Twenty-six-year-old Olivia said she fled from violence in Guatemala to seek asylum in Arizona.
HENDERSON, NV (FOX5) Twenty-six-year-old Olivia said she fled from violence in Guatemala to seek asylum in Arizona. She was apprehended by border patrol, taken from her 5-year-old daughter, more than three months ago.
Despite a judge in San Diego ruling that parents must be reunited with their children, Olivia was still scheduled to be deported. The process was stopped only after Judge Jennifer Dorsey stepped in
"Today in court, the government contended that all children in government custody, that progress has been made in finding their parents, and they will be reunited if the parents are still in the U.S. But we know some of those parents have already been deported," Brian Ramsey, Olivia’s lawyer said.
Olivia’s case was in federal court Friday before Judge Jennifer Dorsey. Judge Dorsey asked U.S. Attorney Sarah Fabian where Olivia was. Fabian said she didn’t know. Olivia’s lawyer, clarified she is in ICE custody in Henderson, Nevada.
Olivia talked about her situation in a phone interview.
"I took a bus from Guatemala to Mexico, and I spent all my money to do this," she said. "Then we were detained and the next day they came to me and said "We are taking your baby."
For weeks, Olivia said she could not find her daughter. With the help of her lawyer who is working on her case pro bono, they were able to find her daughter in New York. Olivia asked her brother to go get her daughter, so that she wasn’t in a detention center any longer. Olivia’s daughter has since been moved to Florida, and her brother said he has no way to get her to Nevada.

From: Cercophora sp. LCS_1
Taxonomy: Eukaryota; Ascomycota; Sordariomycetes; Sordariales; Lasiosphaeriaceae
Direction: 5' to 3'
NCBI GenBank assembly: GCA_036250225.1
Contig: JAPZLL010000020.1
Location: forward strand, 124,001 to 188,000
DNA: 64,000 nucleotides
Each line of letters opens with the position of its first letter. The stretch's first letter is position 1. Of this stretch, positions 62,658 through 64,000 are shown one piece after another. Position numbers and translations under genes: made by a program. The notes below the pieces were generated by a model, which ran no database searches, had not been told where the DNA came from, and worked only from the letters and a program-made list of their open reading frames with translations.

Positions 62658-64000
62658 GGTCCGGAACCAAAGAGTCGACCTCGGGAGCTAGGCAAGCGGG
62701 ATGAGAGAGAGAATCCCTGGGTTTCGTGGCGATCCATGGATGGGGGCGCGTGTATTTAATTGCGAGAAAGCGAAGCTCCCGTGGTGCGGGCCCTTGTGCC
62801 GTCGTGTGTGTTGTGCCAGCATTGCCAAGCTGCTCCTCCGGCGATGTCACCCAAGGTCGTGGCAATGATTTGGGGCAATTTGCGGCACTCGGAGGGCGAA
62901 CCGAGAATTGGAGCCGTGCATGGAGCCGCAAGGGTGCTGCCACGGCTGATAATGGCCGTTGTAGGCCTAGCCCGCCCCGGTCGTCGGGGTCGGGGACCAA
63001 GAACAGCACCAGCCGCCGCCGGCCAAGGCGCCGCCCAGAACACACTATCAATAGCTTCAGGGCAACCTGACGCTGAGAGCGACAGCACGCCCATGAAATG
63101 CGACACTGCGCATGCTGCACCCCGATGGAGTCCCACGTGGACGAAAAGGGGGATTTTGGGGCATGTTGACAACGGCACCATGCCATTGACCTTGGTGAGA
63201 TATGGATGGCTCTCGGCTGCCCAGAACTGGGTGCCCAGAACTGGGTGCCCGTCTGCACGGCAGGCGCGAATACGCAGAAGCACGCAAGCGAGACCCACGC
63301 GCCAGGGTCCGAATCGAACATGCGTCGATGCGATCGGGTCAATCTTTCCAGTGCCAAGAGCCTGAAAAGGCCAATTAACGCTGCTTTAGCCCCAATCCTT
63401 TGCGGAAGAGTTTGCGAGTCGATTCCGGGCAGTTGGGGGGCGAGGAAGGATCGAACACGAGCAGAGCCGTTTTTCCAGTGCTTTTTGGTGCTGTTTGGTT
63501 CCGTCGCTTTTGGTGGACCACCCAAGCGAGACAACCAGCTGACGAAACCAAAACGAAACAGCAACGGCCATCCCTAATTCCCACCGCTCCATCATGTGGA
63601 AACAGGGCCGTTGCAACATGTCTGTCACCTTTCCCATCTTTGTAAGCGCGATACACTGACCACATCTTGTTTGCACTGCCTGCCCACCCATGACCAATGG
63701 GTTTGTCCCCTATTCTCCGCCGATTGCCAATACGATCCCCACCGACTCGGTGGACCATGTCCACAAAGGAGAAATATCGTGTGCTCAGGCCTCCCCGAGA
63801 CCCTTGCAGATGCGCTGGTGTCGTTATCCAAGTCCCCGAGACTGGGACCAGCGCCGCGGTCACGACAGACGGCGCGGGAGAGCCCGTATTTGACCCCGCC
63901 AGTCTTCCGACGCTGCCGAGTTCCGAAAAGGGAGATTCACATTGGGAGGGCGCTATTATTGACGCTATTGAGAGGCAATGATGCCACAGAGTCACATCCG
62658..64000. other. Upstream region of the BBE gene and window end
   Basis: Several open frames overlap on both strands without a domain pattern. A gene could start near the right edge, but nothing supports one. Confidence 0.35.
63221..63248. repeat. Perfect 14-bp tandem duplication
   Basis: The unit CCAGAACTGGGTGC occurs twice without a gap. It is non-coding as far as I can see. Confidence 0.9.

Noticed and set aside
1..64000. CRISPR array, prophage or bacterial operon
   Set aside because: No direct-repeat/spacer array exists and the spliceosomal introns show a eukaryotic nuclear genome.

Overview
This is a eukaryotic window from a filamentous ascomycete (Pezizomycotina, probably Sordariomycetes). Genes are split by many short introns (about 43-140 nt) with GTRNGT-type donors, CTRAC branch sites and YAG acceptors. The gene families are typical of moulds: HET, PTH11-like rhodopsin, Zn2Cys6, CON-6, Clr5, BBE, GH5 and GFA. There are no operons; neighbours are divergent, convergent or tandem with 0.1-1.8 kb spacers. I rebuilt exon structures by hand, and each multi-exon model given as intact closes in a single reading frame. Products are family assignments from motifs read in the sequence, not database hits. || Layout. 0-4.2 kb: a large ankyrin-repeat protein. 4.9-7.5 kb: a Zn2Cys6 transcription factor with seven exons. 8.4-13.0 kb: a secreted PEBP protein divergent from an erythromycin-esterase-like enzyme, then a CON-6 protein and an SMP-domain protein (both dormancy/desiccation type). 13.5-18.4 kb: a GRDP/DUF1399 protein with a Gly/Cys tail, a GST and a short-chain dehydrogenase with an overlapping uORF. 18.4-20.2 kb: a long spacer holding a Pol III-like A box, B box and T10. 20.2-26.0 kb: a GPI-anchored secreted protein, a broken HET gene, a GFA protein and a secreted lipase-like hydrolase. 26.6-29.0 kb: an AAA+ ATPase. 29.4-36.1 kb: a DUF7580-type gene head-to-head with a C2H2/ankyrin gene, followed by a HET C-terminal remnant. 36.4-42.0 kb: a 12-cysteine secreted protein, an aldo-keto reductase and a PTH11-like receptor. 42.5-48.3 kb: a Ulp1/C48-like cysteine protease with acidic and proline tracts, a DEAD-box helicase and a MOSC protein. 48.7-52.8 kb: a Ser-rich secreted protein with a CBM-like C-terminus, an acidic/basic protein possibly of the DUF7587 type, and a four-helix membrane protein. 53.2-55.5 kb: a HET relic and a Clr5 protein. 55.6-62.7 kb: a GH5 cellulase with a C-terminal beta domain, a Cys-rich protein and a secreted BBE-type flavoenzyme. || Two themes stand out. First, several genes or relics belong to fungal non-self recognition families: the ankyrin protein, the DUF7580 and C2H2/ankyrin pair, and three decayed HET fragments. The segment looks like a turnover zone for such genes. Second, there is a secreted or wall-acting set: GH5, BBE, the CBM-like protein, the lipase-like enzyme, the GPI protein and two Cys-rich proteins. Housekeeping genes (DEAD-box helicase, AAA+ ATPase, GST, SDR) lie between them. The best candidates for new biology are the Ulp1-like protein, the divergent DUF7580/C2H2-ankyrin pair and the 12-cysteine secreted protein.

In court, government officials said there were 203 children who were like Olivia’s daughter, removed from detention centers, by either sponsors or family members. U.S. Attorney Sarah Fabian said they didn’t know exactly where all those children were, now that they were not in government custody, and they also weren’t sure if their parents had been deported.
"The answer the government gave about finding those 203 children was less than satisfactory," Ramsey said. "They’re supposed to know where those children are but I’m less than confident they actually know, because they keep asking me for the uncle’s phone number."
U.S. Attorney Sarah Fabian declined to be interviewed, deferring to the Department of Justice’s Public Affairs Office. Immigration and Custom’s Enforcement did not return calls for comment.
"A judge made the observation that when you seize property when someone is arrested or detained, the government does a very good job of tracking it," Ramsey said. "But when they seize children, they’ve done such a pitiful job of tracking where these children go."
In court the government said they plan to reunite Olivia and her daughter, but did not give a time frame. Judge Dorsey seemed concerned that Olivia may be deported despite being without her daughter, so she granted a temporary restraining order through Sept. 7 to keep her in the country. Government staff said they hope to reunite Olivia with her daughter at a family shelter in Texas.
Olivia said when she crossed the border in May, she had no idea they were separating families, or she wouldn’t have come.
“Oh my God, I’m just so sad. I’ve had my baby for five years and I love my daughter,” Olivia said. “I just want her back.”
Judge Dorsey asked how Olivia was in the process of being deported despite still being separated from her daughter, and the government said she and her daughter had slipped through the cracks. U.S. Attorney Sarah Fabian said she didn’t have numbers for how many others might be in this same situation.
Brian Ramsey, Olivia’s lawyer, said if they do get reunited, he would like to go to Texas to witness it. He also said Olivia was never given a proper asylum interview, so he plans to file for asylum for Olivia and her daughter again.